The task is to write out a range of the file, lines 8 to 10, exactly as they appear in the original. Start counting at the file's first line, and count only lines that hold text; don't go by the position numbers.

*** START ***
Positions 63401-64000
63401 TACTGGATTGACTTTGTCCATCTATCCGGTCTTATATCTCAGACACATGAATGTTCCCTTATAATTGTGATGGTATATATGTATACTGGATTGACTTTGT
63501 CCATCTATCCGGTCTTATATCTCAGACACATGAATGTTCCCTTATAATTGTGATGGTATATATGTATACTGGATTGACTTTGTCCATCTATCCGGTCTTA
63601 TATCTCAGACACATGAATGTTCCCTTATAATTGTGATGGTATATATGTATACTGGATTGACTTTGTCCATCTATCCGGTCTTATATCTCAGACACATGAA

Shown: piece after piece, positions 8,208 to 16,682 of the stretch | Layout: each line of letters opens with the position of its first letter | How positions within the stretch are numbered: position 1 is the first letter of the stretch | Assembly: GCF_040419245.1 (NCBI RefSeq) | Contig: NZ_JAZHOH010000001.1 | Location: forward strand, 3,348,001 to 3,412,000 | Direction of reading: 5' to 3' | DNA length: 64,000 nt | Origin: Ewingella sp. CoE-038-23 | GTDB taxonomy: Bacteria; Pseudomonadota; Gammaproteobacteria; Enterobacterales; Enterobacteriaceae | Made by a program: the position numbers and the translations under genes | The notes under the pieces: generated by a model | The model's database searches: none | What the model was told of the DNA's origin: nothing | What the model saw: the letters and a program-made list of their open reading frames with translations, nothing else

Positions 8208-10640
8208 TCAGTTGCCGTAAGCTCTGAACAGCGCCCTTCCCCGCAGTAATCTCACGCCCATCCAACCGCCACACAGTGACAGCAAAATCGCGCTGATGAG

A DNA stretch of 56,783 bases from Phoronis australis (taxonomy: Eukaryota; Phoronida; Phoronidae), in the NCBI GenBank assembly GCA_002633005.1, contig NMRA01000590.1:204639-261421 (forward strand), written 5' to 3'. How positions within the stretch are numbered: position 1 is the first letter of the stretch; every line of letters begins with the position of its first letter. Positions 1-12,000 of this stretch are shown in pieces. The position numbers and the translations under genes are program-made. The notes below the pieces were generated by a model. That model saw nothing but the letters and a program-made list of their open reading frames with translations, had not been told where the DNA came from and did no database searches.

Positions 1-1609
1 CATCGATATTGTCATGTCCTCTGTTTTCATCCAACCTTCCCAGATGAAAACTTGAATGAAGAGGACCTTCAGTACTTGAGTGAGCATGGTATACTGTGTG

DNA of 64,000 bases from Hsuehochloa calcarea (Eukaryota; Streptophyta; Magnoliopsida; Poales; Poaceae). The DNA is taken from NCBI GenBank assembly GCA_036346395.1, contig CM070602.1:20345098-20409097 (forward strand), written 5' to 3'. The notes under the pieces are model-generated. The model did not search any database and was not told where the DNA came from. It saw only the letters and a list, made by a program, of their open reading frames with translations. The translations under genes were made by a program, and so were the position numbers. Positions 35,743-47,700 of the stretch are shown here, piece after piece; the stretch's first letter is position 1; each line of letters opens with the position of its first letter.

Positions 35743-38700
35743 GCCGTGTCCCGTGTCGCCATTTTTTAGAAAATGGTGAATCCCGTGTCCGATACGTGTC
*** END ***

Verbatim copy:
A DNA stretch of 56,783 bases from Phoronis australis (taxonomy: Eukaryota; Phoronida; Phoronidae), in the NCBI GenBank assembly GCA_002633005.1, contig NMRA01000590.1:204639-261421 (forward strand), written 5' to 3'. How positions within the stretch are numbered: position 1 is the first letter of the stretch; every line of letters begins with the position of its first letter. Positions 1-12,000 of this stretch are shown in pieces. The position numbers and the translations under genes are program-made. The notes below the pieces were generated by a model. That model saw nothing but the letters and a program-made list of their open reading frames with translations, had not been told where the DNA came from and did no database searches.

Positions 1-1609
1 CATCGATATTGTCATGTCCTCTGTTTTCATCCAACCTTCCCAGATGAAAACTTGAATGAAGAGGACCTTCAGTACTTGAGTGAGCATGGTATACTGTGTG